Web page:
As for me, I grew up in the San Francisco Bay Area (in a family of devout atheists, a dis-ease from which I eventually recovered as an adult) and was heavily influenced by the Beats (Lawrence Ferlinghetti, Allen Ginzberg, Gary Snyder), but I was lucky enough to have good writing teachers in high school, college, and graduate school, so all along I was exposed early on to an eclectic variety of styles, voices, and forms.

I began to write my own poetry in high school, but I would say that as important as practicing writing, I regularly attended open mics and poetry readings, put together my own poetry shows (with my other weird poet friends), and often read my work aloud.  That sense of the sound of a poem has been critical to my understanding and writing of poetry.  In college, I also wound up editing the campus literary magazine Toyon, which helped me recognize that quality poetry doesn’t come in just one form, particularly the one with my name on it.  Those habits of reading widely and reading aloud have definitely influenced my craft and my appreciation of other poets.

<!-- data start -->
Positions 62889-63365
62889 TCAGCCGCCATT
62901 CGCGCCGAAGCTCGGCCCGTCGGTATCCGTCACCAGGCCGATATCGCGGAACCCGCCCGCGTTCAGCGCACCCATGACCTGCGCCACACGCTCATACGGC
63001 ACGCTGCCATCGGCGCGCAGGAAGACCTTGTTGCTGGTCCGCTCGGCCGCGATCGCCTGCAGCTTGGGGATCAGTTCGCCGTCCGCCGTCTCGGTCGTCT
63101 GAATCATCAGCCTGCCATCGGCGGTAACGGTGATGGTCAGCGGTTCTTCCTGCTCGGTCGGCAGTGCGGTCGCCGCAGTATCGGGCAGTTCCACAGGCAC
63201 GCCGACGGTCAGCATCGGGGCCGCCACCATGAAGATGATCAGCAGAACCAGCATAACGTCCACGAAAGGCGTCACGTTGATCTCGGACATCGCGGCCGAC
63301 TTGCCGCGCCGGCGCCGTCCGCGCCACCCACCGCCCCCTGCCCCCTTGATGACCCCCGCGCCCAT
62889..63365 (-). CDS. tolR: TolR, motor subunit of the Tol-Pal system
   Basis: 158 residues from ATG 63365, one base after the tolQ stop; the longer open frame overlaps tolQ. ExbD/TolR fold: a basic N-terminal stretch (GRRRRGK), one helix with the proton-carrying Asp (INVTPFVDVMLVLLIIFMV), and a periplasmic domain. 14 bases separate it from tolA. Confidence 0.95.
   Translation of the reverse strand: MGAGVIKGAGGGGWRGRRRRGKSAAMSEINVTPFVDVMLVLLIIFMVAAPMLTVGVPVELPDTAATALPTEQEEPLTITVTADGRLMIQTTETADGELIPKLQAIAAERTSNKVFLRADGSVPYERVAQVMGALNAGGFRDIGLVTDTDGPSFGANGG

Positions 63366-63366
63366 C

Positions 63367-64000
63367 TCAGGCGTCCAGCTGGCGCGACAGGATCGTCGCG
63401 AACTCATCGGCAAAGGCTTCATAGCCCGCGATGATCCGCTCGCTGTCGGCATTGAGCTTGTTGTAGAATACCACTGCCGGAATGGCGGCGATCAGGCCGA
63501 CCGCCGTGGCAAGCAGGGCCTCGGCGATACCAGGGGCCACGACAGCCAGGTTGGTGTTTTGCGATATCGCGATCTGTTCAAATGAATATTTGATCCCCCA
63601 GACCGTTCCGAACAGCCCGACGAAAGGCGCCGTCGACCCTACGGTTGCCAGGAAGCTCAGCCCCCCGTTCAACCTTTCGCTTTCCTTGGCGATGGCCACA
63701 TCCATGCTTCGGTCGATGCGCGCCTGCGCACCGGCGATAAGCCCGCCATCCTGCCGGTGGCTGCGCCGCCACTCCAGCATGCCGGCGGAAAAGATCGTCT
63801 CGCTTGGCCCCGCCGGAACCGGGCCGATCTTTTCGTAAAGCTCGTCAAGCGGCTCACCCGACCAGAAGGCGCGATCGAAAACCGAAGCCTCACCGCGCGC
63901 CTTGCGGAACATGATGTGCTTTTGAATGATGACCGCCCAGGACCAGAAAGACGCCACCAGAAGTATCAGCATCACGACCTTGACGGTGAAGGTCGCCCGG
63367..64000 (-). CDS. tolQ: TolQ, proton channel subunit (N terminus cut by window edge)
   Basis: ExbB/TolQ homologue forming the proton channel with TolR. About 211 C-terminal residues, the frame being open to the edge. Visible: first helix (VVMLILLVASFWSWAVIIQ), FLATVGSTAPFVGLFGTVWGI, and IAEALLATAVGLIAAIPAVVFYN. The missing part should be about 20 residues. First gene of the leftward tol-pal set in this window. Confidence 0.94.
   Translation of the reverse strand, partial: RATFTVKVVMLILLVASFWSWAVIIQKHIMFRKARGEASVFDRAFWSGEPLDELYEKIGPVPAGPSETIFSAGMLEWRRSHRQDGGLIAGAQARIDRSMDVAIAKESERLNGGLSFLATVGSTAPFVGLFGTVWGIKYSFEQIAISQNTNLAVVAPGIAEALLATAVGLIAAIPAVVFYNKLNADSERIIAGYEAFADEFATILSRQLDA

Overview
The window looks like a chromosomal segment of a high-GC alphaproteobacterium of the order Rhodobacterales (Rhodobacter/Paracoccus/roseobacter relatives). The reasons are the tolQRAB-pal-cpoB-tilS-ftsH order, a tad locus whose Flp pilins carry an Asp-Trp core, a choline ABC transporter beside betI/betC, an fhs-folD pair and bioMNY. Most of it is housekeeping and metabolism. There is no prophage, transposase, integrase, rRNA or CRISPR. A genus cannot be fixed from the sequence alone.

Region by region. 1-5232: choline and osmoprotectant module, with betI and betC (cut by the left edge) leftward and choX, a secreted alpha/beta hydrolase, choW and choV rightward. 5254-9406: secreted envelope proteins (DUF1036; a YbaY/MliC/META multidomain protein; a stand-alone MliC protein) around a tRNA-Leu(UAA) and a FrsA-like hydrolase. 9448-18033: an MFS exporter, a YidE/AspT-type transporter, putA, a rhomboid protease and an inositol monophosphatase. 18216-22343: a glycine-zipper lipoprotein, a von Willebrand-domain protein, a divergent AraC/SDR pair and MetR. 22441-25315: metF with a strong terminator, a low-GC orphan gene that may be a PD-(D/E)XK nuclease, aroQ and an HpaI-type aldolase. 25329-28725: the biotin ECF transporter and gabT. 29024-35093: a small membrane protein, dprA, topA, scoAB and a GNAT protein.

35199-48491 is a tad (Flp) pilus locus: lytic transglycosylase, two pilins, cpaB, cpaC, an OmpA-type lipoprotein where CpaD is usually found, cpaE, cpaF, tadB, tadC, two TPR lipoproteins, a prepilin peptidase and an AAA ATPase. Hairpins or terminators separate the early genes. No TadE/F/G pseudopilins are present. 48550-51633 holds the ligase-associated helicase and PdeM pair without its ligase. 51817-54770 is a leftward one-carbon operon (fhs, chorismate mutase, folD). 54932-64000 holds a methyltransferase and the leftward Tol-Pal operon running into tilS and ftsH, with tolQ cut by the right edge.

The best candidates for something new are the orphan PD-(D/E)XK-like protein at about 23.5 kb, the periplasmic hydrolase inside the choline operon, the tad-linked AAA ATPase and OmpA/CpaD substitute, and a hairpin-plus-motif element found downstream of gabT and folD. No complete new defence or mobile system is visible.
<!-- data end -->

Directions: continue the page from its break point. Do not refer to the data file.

As an editor, I want a poem to offer me something that I wouldn’t otherwise notice.  I recall hearing a wonderful poem on the radio one day (a poem I’ve never been able to locate afterwards) in which a man describes flying on a plane with his wife who falls asleep next to him.  In staring at her, as well as the sunny space between them, he realizes that in the many years that they have been married, it’s as if a third presence has formed that binds them.  It’s altogether a lovely poem, but lovelier still because it reveals to us something we may have all intuited about couples who have been together for a lifetime and still find themselves in love—that together they seem to form something greater than themselves, and anyone who has basked in such a presence surely feels its blessing.

Then, too, a good poem often has a core: sometimes that core comes in the form of an idea.  Think of so many Wallace Stevens poems or William Carlos Williams’s red wheelbarrow.  Yes, it’s a vivid image that he offers us, but it’s the line that “so much relies upon” that wheelbarrow that tells us what he’s driving at on a deeper level, i.e., the need to notice, to observe image carefully—and yet more carefully still.  But that core may also reside in the form of revelatory emotion, or as Billy Collins said in 2001, “Poetry is the history of the human heart, and it continues to record the history of human emotion, whether it’s celebration or grief or whatever it may be.”